It’s no secret that we love opera (we practically eat, sleep, and breathe it), but that doesn’t mean we always understand every word that’s sung on our stage. From German to Italian to French to Spanish, it can sometimes be hard to keep up. That’s why we have subtitles at all of our shows to make sure everyone knows exactly what’s going on in the Dorothy Chandler Pavilion (because a two-and-a-half-hour opera isn’t any fun if you can’t follow the story).
But if you come to our run of The Light in the Piazza, you might notice that the Italian scenes aren’t translated. Why is that, you ask? We’ll let the show’s director, Daniel Evans, tell you (and we promise it’s a good reason):
"The piece follows two Americans (a mother and daughter) visiting a foreign country where their grasp of that country’s culture and language is minimal. By intentionally writing the Italian family scenes in the family's native language, Adam Guettel, our composer and lyricist, and Craig Lucas, our book writer, place American audiences in Margaret and Clara’s shoes. They, like our heroines, must decipher what they can from the Italian and glean what they can from the non-verbal behavior, interpreting it (or indeed mis-interpreting it!) in their own way. The lack of English translation also builds to the terrific joke in Act 2."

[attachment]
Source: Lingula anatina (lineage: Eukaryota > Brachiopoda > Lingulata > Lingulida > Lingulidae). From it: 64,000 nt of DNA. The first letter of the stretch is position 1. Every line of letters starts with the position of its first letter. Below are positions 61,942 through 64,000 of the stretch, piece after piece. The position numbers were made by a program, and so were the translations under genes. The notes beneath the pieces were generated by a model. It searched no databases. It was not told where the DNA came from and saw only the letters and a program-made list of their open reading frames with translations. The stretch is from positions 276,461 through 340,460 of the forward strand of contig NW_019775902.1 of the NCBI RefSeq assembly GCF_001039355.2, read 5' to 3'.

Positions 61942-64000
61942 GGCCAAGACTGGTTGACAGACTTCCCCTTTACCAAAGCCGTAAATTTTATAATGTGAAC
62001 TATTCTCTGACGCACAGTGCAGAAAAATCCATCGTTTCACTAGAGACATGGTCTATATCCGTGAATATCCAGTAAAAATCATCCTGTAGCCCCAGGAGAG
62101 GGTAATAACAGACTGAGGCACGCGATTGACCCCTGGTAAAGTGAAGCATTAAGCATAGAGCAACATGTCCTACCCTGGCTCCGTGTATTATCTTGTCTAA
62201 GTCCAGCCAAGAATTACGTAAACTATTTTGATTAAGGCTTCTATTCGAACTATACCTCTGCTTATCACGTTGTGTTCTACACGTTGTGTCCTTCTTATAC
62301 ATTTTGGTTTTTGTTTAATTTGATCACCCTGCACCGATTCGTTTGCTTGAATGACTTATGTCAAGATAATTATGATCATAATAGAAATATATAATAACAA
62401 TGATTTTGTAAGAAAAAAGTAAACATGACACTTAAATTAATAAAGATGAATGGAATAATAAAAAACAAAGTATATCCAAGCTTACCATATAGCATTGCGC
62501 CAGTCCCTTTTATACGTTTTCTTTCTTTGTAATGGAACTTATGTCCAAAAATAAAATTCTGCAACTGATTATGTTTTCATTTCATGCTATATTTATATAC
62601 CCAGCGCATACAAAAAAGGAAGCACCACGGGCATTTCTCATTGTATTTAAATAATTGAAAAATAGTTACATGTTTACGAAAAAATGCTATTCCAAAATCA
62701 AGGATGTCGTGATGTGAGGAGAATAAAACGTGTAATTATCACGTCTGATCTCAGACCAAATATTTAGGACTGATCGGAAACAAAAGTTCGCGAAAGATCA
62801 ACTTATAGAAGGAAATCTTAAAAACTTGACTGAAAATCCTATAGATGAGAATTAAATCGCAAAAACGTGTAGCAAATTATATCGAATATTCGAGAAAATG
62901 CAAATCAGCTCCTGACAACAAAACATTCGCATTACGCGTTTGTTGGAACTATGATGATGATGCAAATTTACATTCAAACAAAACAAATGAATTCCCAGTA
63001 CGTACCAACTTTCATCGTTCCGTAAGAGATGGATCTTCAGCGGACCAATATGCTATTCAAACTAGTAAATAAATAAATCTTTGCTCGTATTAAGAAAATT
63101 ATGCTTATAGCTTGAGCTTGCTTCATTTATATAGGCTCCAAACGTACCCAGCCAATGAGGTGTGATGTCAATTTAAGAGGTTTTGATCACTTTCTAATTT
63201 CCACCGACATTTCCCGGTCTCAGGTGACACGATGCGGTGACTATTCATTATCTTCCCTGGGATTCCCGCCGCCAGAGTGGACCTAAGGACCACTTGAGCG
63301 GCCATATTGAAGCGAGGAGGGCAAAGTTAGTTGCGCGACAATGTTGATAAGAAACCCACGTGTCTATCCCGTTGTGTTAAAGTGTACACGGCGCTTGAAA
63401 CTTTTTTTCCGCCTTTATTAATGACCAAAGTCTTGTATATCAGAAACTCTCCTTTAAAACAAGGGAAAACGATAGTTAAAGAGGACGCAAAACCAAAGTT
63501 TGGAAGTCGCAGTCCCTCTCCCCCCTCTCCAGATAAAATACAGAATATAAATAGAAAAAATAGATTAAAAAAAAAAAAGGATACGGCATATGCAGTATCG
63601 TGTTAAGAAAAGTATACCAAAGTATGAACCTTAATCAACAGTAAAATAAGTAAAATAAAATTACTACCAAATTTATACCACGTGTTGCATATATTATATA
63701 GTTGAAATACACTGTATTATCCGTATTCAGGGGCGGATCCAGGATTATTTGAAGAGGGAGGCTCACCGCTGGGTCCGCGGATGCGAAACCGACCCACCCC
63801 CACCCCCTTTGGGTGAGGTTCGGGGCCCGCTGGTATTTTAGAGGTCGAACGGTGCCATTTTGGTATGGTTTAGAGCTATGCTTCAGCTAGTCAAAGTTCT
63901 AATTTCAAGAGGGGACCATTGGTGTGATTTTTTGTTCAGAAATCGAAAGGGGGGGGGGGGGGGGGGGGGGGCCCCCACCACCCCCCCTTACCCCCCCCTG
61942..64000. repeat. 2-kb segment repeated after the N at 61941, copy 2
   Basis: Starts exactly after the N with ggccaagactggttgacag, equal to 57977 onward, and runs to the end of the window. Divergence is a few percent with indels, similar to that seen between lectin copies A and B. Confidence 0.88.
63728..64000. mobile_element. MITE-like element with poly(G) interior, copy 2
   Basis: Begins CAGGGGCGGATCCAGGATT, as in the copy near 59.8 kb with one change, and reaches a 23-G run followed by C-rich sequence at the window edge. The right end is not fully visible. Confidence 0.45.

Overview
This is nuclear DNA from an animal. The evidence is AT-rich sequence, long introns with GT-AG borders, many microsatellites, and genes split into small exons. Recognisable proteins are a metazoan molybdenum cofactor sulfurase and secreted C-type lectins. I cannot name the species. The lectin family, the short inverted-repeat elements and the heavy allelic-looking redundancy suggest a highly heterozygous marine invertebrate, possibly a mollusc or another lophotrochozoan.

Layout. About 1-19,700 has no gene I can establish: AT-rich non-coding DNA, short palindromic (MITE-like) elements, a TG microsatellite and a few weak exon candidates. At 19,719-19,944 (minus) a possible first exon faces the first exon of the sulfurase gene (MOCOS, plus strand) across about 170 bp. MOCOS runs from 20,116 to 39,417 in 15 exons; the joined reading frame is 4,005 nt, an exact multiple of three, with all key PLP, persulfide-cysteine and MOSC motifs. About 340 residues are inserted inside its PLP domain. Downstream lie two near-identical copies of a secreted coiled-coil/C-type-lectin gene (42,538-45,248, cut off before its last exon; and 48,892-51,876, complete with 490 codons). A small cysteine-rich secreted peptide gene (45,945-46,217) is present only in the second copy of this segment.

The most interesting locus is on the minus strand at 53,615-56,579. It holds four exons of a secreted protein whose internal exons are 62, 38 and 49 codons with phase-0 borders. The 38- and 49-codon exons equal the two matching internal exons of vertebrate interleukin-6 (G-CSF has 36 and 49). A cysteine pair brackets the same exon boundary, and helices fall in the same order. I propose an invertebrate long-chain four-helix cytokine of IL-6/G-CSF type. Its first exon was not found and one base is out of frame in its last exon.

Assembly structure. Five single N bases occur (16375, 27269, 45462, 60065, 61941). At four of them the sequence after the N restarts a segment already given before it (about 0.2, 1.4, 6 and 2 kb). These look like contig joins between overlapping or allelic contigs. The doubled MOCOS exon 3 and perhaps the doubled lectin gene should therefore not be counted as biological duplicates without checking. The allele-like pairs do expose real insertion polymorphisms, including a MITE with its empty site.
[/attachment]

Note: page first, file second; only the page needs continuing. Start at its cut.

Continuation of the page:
So when you come to settle in for this sweet show, be prepared for a (purposeful) lack of subtitles to transport you right into the heart of Firenze.